This photo shows the pupils and the teacher in front of a rural schoolhouse in Greene County, Ohio. There would have been several schools like this one in the county. We do not know if the school had aame or mumber. Often schools like this were named after aocal community or landmark. It was probably built on land designated for schools when the Federal governmrnt sold public lands. The photograph is undated. We think it was taken in the 1900s because the boys look to be wearing knee pants rather than knickers. The overalls some of the boys wear suggest the later part of the decade. Baseball seems popular. Country boys often had trouble getting enough friends together to play baseball. School recess provided a rare opportunity. This and the fact that the trees are just coming out suggests the Spring. Notice tht some of the boys are already barefoot.

Grant School (Colorado)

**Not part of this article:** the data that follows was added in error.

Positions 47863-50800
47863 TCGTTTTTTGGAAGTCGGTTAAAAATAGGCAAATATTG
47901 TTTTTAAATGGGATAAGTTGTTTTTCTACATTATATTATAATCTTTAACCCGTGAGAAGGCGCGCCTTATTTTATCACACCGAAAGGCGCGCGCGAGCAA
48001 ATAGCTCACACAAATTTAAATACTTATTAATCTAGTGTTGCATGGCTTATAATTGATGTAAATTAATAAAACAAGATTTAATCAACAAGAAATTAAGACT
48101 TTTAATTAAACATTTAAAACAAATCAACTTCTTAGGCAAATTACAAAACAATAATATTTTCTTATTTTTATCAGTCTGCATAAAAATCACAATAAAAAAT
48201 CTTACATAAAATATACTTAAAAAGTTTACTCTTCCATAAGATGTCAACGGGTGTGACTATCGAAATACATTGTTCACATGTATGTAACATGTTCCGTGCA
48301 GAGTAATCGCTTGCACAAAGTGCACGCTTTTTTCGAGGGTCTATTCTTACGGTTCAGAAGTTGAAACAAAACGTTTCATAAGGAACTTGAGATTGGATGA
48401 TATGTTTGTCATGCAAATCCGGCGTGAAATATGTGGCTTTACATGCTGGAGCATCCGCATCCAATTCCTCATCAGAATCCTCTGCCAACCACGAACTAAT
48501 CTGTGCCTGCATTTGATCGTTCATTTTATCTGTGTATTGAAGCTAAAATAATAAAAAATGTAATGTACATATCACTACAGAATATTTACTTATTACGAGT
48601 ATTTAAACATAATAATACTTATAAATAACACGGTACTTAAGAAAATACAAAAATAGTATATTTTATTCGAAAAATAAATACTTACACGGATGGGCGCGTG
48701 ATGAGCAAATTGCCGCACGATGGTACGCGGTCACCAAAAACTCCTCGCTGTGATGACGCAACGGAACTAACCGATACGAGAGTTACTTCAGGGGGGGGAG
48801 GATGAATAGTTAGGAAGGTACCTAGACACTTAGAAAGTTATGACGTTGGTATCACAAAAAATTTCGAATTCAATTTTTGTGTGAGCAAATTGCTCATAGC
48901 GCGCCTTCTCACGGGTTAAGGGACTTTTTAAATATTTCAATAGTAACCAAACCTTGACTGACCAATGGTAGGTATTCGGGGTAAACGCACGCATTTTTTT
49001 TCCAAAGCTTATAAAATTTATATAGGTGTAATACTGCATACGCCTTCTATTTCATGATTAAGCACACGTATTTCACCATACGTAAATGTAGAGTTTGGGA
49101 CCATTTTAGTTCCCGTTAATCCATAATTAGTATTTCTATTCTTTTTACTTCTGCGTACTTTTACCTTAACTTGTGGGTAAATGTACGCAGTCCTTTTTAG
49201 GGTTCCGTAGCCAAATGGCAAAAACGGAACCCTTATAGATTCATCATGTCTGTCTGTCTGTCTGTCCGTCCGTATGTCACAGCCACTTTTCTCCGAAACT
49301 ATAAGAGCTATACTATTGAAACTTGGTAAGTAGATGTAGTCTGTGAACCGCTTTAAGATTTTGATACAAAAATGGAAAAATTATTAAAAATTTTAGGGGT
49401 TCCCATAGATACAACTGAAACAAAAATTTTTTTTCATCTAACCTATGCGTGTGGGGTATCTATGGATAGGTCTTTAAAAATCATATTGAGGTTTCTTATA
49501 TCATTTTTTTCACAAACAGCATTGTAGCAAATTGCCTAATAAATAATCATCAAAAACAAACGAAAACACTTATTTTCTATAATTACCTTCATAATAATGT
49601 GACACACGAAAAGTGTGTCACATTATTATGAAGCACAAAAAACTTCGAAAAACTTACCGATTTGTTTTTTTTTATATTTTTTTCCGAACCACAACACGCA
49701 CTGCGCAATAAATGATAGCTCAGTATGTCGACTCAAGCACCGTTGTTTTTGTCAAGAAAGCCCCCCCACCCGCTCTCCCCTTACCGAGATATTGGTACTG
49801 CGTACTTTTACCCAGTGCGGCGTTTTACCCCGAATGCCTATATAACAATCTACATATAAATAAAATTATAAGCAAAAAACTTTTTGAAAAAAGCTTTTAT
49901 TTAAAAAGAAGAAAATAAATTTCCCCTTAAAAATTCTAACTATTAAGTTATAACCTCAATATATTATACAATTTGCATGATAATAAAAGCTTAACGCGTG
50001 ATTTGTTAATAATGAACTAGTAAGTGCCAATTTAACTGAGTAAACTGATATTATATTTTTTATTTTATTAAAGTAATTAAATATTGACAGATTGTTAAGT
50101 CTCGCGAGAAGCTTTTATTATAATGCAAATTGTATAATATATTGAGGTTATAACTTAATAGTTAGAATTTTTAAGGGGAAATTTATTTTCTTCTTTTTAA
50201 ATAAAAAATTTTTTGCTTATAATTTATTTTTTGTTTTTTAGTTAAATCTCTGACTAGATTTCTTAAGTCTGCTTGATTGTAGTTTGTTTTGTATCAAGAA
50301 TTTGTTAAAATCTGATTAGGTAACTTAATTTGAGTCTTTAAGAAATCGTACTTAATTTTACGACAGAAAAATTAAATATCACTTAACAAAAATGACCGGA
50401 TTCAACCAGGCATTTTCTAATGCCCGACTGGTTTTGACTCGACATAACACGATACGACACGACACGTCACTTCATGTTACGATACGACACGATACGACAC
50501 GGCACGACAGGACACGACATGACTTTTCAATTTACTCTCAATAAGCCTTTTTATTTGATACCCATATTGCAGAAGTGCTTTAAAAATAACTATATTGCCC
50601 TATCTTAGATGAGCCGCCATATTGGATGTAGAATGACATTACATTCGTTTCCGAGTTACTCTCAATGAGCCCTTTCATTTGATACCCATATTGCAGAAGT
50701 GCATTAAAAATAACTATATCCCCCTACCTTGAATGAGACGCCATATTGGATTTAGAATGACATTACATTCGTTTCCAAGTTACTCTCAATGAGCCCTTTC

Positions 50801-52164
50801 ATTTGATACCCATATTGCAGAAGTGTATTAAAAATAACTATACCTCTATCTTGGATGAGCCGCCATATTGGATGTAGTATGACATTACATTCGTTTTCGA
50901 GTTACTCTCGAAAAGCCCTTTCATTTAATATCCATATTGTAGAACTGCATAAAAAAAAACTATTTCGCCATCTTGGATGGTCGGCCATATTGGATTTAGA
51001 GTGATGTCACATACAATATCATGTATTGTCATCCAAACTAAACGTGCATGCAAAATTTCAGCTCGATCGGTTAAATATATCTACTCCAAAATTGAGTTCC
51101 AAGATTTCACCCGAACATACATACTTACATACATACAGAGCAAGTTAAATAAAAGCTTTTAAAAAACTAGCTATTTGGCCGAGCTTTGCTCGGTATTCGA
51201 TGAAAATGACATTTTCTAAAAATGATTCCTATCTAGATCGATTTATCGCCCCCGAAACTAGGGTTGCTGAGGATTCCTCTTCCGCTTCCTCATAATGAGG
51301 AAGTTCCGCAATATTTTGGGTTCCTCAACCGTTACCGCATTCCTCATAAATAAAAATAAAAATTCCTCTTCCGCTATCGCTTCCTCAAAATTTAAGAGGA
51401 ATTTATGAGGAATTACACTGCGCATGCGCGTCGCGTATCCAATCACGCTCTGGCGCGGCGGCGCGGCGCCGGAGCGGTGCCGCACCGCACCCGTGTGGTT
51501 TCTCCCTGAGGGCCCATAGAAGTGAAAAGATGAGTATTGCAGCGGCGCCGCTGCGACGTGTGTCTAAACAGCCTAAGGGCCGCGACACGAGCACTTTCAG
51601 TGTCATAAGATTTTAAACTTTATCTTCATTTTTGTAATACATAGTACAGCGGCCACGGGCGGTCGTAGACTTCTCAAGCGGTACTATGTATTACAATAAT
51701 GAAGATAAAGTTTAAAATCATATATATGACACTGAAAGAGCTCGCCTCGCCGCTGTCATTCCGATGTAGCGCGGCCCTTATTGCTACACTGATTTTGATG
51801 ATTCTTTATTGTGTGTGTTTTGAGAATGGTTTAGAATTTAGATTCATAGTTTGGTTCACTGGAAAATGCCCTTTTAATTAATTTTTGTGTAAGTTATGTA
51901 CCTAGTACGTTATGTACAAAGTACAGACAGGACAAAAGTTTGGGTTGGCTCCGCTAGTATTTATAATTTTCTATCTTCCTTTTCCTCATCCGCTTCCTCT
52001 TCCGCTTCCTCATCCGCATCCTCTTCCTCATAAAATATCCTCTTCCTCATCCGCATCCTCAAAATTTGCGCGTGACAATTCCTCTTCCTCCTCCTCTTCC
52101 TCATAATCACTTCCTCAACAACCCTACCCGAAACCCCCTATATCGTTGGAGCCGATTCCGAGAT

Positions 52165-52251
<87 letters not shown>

This is the Grant School in Fort Morgan. The first Ft. Morgan that came to mind was the venerable Ft. Morgan on Mobile Bay that played a role in the Civil War battle. This of course would have been a strange name for a school deep in the heart of Dixie. So it turns out that there is a Fort Morgan in Colorado and this is where the Grant School was located. The Hine phorograph shows 34 children present at the Grant School, 5 weeks after the school was opened. We do not have the complete story. In the back we see a brick building. As this was a school for migrant children, we doubt such a school was built for them as it would not be needed year round. Perhaps an unused building was repurposed. This was apparently at the beginning of the beet season. The school was expecting 300 children. Notice only the younger children are prsnt. Older children are probably working in the fields. The HiHine caption reads, "They will overflow, this year, into a special school being prepared for them." We are not sure what that meant, suggesting the school in the bckground is a temporary facility. Hine continues, "Mrs. Bell, the Principal here has taught these beet children for years and has watched the effect of the work. She vigorously denounces it." Mrs. Bell seems to be referring to migrant labor. The photograph was dated Otober 26, 1915. The beets were probably sugar beets. This was during World War I, America had not yet entered the War, but orders for both industrial and agricultural products flowed in from Europe. And America had launched a relief effort to feed the Belgians and other countries adversly affected by the War.